Spook Box

Thanks to Wil Wheaton (and if you don’t know who he is, go see his website), he mentioned a game that I recently purchased from my local comic and game store. The game is called Spooks, and is from Steve Jackson Games.

UPDATE (2/3/2014): Wil Wheaton is now involved in a gaming Youtube channel called Tabletop where they discuss a variety of tabletop gaming. Worth checking out. This Spook Box was done WAY before the show was started, but I figured it deserved a mention anyway.

A very fun game, and also a prime candidate for a woodworking project. After getting a hardbound idea book with plans from Woodsmith magazine, I made a card storage box from Anigre (an imported hardwood).1

It fits the cards perfectly, and has some nice box joints. I made a small recess for the label, which I cut from the game box. It came out OK, but if I had to do it again, I’d be a bit more precise with the box joints.


  1. Botanical Name: Aningeria | Family: Sapotaceae | Specific Gravity: .54 | General Description: Anegre is a light tone wood that normally come mostly defect free. It has a creamy white color with tight growth rings. It also has good density. | Origin: Africa []

Comptone Drums

A little bit about Woody’s hobby, which is very akin to my own – woodworking. He makes fantastic drums.1

The interior is sealed. And you can see on the left a problem on the bearing edge of the bottom that I elected to repair with high-density wood filler rather than shorten the drum a tad and recut the edges. Sometimes knots and imperfections are hidden until the edges are cut. Thankfully, the insides are pretty as well. More sanding tomorrow…2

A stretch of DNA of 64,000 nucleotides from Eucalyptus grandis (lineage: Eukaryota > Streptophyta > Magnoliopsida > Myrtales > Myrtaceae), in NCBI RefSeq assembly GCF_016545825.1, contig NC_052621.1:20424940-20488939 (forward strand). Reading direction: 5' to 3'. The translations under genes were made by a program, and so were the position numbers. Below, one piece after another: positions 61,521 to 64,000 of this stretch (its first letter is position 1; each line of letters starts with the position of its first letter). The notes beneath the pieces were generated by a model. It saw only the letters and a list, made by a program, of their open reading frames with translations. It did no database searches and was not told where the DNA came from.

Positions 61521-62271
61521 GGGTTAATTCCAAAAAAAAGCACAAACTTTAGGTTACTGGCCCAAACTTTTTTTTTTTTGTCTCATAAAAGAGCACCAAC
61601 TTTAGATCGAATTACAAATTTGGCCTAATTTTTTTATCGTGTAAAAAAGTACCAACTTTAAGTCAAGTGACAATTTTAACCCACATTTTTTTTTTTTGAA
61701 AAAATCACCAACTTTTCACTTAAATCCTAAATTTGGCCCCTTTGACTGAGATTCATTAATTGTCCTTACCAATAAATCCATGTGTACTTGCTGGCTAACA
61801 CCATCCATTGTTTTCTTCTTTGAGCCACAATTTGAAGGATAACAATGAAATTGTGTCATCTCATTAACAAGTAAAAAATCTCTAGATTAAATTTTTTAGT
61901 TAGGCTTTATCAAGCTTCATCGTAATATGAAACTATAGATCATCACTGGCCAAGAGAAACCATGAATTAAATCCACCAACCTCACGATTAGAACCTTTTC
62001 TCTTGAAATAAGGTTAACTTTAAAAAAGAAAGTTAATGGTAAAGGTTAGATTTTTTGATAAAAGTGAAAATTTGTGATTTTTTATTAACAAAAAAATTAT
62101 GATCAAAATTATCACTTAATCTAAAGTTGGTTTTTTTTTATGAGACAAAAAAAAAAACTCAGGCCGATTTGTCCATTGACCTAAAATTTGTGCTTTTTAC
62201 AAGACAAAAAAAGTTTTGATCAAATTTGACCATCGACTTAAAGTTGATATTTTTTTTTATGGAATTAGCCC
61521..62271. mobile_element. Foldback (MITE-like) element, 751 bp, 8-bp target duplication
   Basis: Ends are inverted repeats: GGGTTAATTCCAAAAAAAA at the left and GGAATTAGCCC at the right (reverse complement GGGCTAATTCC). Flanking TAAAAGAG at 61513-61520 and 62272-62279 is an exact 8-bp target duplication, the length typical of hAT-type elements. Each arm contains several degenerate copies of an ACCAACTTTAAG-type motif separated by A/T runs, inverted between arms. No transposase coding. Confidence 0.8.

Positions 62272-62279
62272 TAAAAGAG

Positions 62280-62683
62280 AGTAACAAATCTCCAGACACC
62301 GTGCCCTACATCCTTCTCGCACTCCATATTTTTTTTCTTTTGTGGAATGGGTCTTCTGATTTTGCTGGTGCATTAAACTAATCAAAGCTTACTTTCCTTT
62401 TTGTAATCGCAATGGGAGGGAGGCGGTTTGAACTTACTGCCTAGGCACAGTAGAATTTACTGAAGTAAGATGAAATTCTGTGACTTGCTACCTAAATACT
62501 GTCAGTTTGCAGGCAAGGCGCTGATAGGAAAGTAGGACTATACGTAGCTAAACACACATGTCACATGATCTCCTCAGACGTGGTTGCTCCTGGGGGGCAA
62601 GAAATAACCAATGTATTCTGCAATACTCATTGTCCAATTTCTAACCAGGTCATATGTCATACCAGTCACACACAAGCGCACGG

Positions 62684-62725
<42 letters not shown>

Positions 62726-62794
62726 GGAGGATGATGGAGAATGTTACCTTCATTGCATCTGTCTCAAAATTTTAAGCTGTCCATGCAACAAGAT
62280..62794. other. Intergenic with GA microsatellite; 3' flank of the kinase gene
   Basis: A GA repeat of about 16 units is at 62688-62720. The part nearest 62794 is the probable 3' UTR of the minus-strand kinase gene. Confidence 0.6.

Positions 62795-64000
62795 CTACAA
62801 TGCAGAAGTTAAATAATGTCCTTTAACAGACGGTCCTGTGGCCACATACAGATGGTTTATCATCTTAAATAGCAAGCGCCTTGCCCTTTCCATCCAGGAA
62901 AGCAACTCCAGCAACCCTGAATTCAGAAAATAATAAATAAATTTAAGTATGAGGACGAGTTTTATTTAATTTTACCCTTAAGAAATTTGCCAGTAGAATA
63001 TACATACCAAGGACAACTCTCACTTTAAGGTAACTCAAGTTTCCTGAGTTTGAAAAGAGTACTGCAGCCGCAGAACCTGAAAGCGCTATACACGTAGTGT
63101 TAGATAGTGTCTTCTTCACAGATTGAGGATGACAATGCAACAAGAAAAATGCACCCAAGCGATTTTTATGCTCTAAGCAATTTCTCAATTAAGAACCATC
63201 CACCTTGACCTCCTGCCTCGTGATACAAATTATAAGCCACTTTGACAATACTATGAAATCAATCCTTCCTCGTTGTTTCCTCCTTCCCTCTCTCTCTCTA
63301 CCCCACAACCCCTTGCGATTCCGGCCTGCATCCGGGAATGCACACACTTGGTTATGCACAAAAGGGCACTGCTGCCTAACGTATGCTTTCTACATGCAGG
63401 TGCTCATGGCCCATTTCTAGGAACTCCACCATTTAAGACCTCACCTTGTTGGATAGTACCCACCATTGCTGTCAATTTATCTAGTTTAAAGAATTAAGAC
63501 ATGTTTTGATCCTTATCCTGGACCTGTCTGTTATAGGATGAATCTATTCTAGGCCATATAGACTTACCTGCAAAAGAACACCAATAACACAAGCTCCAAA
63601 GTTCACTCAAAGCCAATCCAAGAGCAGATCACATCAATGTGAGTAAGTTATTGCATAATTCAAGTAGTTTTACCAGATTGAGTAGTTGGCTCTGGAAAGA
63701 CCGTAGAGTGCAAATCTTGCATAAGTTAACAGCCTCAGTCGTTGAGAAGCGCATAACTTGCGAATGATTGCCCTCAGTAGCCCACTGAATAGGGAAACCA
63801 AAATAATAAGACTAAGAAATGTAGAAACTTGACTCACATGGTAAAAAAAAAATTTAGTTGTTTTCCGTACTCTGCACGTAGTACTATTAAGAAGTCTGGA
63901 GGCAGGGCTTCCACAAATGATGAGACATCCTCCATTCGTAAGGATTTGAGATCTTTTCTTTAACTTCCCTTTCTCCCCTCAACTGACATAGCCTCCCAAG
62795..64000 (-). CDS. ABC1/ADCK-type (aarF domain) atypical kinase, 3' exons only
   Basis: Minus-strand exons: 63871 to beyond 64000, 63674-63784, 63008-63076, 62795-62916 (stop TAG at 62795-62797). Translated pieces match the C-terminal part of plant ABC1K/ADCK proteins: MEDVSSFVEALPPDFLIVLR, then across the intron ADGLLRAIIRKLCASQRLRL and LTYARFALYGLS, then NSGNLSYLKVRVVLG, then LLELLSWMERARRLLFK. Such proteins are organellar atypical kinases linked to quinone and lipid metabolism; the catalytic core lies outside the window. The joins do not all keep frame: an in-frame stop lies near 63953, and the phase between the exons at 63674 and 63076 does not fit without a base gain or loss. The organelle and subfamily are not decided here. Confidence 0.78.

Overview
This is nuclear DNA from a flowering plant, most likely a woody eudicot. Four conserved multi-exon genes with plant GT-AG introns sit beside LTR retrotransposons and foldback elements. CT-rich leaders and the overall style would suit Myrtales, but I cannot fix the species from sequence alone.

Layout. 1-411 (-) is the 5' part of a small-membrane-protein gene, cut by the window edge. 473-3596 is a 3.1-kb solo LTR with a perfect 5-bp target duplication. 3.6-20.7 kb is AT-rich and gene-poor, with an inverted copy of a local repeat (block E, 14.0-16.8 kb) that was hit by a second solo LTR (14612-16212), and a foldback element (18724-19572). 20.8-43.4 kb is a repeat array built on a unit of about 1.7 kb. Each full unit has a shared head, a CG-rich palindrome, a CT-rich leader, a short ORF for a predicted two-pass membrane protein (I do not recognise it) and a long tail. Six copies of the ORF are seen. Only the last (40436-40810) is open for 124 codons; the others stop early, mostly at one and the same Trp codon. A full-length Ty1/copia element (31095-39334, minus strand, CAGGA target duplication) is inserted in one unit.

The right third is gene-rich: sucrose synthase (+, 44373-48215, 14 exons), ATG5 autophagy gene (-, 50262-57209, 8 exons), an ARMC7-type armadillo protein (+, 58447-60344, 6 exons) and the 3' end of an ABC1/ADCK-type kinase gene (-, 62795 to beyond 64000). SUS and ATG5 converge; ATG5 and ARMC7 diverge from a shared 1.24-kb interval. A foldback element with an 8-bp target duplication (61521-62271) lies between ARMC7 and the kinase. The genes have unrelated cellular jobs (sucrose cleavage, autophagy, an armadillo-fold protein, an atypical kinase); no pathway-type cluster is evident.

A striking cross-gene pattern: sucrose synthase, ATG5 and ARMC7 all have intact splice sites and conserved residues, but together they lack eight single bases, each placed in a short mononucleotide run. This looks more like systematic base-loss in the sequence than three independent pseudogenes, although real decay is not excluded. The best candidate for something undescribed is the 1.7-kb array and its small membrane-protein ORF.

Inside is sealed and the internal paper badge is applied so I know when it was built. "Swing Fire" is the name of the kit. The lugs are held in place with drum key screws so all that is needed to completely dissasemble the kit, is a drum key.3

The complete drum with shortie legs installed. I make shortie legs as floor toms are usually to high for my midget ass. Also the floor toms legs are just too long. Ever put a Floor Tom all the way up as high as it can go? It’s way too high for any human!4

The full kit. All "vintage mahogany" shells from Keller. 12, 14, 16, 18 and various 12" snares. It is very boomy and full. The kit is incredibly portable due to the small sizes and is very light as well. I have a 10" tom as well, but I rarely use it.5

  1. All quotes property of Woody, and Comptone Drums []
  2. drum1.jpg []
  3. drum2.jpg []
  4. drum3.jpg []
  5. drum4.jpg []

The Spokeshave Project

So here it is. My next tool. And it works too. I made a spokeshave. It cuts fine shavings with a small adjustment of the blade, easily done with two brass screws underneath the blade, after loosening the blade from its brass knobs.

The brass pieces were milled for me by someone at my job, who works in our prototype shop. I filed them a bit for the tool to work properly, and then sanded them down using progressively finer grits of silicon carbide paper up to 1000 grit. Then I used some polishing compound on a buffing wheel on my grinder, and made them very shiny. I then coated the brass with a bit of spray lacquer so they won’t tarnish.

The body of the tool was made from African Sapele, and the finish was two coats of tung oil, followed by Johnson’s Paste Wax. The blade was obtained from Hock Tools, and came ready for use. A very fine blade made by an expert, and the service from Hock was among the best I’ve worked with.

The tool plans themselves were from the #84 issue of Shopnotes #84 (my favorite woodworking magazine.)